I don’t often recommend trading dollars for time as the only source of all of your business income, but in some cases it’s just how it’s figured into a potential client’s mindset and budget. So, you’ll have to work from a few pieces of information, which involves an hourly rate of what an employee would receive performing these tasks, the client’s budget, and your overhead so as to arrive at an hourly dollar amount.
An experienced consultant may often double or triple what an employee’s salary may be, which is just a very gross figure that is based on their business overhead.
As a new consultant this rate is going to be pretty important from a billable time standpoint. When you’re seasoned and your business has a steady flow of clients, you may be billing out close to 100 percent of your time. But, as a new consultant you may find your billable time at around 50 percent, which you’ll have to create some type of buffer that is equitable for time spent on promotion and growing your business (although marketing efforts should never cease).
So if an hourly rate of a staff nurse providing similar service is in the range of $30 to $35 per hour with benefits and a few other incidentals, then It’s reasonable for a new consultant to offer an hourly consulting rate of $60 to $70. I truly feel however that this should be at your low end, and as you gain more experience this fee should reflect on that experience.
Working on a project fee basis is going to be a little more complicated for the new consultant as you’ll likely have very little historical basis to work from, but it’s not an impossible endeavor. This is going to be the major value based proposition conversation as to the value you’re bringing to a business.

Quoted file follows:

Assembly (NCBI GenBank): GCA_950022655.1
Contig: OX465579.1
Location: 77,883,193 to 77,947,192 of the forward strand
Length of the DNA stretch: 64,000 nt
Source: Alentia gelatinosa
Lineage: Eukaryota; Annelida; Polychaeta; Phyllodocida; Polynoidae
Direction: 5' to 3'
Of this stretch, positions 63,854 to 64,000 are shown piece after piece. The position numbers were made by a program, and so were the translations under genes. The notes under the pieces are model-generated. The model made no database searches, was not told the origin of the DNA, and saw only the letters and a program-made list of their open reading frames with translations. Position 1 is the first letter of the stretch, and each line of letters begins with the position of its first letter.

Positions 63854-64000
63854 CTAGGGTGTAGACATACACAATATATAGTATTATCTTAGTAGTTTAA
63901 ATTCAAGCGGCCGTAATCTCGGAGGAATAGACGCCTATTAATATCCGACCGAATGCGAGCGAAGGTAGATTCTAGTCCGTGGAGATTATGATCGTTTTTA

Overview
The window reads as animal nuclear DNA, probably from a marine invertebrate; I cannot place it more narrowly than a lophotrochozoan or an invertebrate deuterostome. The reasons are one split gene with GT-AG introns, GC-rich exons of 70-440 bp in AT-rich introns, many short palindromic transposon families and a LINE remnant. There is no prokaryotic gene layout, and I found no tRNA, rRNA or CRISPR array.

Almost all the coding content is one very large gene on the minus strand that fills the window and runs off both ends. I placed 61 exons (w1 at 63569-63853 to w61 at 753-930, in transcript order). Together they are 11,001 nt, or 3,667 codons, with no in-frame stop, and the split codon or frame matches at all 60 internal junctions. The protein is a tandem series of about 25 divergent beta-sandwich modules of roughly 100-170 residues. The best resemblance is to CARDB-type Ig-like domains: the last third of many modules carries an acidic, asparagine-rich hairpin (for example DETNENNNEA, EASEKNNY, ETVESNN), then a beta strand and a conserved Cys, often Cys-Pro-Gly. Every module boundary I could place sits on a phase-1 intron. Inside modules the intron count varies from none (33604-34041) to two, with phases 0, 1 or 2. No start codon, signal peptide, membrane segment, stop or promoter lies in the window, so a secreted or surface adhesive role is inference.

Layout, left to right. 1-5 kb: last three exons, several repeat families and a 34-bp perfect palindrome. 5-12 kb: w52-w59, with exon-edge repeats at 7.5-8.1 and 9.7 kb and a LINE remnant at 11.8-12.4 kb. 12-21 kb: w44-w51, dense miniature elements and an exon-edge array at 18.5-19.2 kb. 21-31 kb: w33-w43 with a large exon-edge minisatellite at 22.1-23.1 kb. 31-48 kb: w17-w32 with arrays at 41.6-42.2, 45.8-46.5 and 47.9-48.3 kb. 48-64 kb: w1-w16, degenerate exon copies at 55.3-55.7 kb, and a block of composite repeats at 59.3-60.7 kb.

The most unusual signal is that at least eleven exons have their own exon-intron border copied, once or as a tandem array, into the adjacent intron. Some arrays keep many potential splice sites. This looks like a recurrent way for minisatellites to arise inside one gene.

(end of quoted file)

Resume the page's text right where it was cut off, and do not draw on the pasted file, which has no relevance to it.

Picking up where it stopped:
I’m going to use a very similar scenario that I did in the post “Tips to Negotiating Your Fee,” and it’s going to seem a bit lofty, but this situation can be scaled down significantly for your purposes.
Let’s say that your skill set is in new employee onboarding and over the years you’ve worked on how to improve employee retention through an on boarding process that you’ve become somewhat of an expert in. So, after spending time as an employee performing this job you decide to branch out on your own, and a company wants to contract with you to set up a program to provide employee onboarding to new graduate nurses. This may be an area where organizations see the benefit, but may not have the in house resources to dedicate to this focus group.
I wrote a very similar situation in “Tips to Negotiating Your Fee, and the dialogue may consist of this:
“What are your current issues, and what’s your goal?”
“Due to the issue of new nurse graduates leaving our institution within their first two years as a member of our team, we’re finding that overall our staffing losses in some departments are as high 50-60 percent annually. Unfortunately due to financial reasons we’ve had to cut staffing in some of these areas and close down beds in other units as a short term solution. Our previous efforts at onboarding have apparently fallen short, therefore we’re interested in a more customized onboarding process for new graduates.”